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The Loving Lass and Spinning-wheel, pp.187-188.

[Tea-Table Miscellany Contents]

AS I set at my spinning wheel, 

A bony lad was patling by: 

I view’d him round, and lik’d him weel, 

For trouth he had a glancing eye. 

My heart new panting, ‘gan to feel, 

But still I turn’d my spinning-wheel. 


With looks all kindness he drew near, 

And still mair lovely did appear; 

And round about my slender waste 

He clasp’d his arms, and me embrac’d: 

To kiss my hand, syne down did kneel, 

As I sat at my spinning-wheel. 


My milk-white hands he did extol, 

And prais’d my fingers lang and small, 

And said, there was nae lady fair 

That ever cou’d with me compare. 

These words into my heart did steel, 

But still I turn’d my spinning-wheel. 


Altho’ I seemingly did chide, 

Yet he wad never be deny’d, 

But still declar’d his love the mair, 

Until my heart was wounded fair: 

That I my love cou’d scarce conceal, 

Yet still I turn’d my spinning-wheel. 


My hanks of yarn, my rock and reel,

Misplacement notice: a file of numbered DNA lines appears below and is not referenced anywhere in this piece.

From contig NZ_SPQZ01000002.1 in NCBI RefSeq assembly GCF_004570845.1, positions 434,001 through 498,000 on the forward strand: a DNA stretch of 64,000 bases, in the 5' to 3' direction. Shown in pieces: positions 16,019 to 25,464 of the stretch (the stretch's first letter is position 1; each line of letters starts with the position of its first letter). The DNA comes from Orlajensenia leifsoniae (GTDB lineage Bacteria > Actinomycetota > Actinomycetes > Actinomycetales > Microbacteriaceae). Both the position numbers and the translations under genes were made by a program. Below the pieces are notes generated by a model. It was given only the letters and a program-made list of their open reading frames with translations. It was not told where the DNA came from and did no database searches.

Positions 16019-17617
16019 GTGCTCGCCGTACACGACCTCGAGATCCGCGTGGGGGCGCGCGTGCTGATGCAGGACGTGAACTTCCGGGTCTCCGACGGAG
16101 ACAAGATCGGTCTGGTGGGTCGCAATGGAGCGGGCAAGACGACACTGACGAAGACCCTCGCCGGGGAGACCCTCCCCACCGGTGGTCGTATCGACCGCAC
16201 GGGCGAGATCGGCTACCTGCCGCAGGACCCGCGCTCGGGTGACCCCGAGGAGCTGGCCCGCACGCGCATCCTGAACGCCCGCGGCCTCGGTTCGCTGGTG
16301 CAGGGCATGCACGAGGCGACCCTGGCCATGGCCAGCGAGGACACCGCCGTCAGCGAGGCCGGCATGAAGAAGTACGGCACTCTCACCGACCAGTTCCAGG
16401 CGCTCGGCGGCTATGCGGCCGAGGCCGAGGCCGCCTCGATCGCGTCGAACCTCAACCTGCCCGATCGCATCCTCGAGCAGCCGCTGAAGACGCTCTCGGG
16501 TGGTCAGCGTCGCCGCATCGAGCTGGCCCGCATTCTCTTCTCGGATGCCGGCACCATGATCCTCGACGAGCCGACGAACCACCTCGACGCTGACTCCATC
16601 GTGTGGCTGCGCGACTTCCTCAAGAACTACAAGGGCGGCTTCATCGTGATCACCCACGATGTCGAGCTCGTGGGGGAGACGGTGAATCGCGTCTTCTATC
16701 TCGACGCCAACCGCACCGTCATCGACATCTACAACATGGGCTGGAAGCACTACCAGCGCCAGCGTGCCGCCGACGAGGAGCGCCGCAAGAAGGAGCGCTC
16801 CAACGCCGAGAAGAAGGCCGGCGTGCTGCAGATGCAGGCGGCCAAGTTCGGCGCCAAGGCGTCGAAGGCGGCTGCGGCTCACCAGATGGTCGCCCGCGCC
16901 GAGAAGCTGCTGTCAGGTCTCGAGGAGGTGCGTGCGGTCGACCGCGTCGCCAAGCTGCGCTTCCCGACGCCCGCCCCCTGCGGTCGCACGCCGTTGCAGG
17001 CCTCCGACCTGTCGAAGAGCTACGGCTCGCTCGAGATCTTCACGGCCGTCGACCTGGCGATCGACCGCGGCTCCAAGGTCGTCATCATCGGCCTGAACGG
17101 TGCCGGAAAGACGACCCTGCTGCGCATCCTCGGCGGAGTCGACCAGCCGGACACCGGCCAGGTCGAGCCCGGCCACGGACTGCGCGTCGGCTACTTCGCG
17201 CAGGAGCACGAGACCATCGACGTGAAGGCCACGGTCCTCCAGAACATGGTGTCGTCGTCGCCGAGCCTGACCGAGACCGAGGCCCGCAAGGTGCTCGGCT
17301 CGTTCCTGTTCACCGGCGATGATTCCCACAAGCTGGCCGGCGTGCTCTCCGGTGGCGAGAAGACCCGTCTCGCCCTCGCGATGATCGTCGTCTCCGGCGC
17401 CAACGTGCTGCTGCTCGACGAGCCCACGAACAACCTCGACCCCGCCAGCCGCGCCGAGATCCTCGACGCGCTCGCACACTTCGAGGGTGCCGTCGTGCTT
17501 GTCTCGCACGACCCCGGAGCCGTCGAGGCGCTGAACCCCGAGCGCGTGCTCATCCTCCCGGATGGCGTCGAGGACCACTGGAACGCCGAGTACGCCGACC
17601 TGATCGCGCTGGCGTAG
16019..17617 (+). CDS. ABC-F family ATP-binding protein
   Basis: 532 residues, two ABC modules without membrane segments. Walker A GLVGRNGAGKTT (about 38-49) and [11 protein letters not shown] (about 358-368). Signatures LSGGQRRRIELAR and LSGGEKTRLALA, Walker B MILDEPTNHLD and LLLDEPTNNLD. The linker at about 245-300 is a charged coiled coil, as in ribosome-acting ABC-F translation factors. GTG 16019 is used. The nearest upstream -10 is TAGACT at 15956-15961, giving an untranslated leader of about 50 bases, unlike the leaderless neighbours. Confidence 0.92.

My winnels and my spinning-wheel; 

He bid me leave them all with speed, 

And gang with him to yonder mead: 

My yielding heart strange flames did feel, 

Yet still I turn’d my spinning-wheel. 


About my neck his arm he laid, 

And whisper’d, rise my bony maid, 

And with me to yon hay-cock go, 

I’ll teach thee better wark to do. 

In trouth I loo’d the motion weel, 

And loot alane my spinning-wheel. 


Amang the pleasant cocks of hay, 

Then with my bony lad I lay; 

What lassie, young and saft as I, 

Cou’d sic a handsome lad deny? 

These pleasures I cannot reveal, 

That far surpast the spinning-wheel. 

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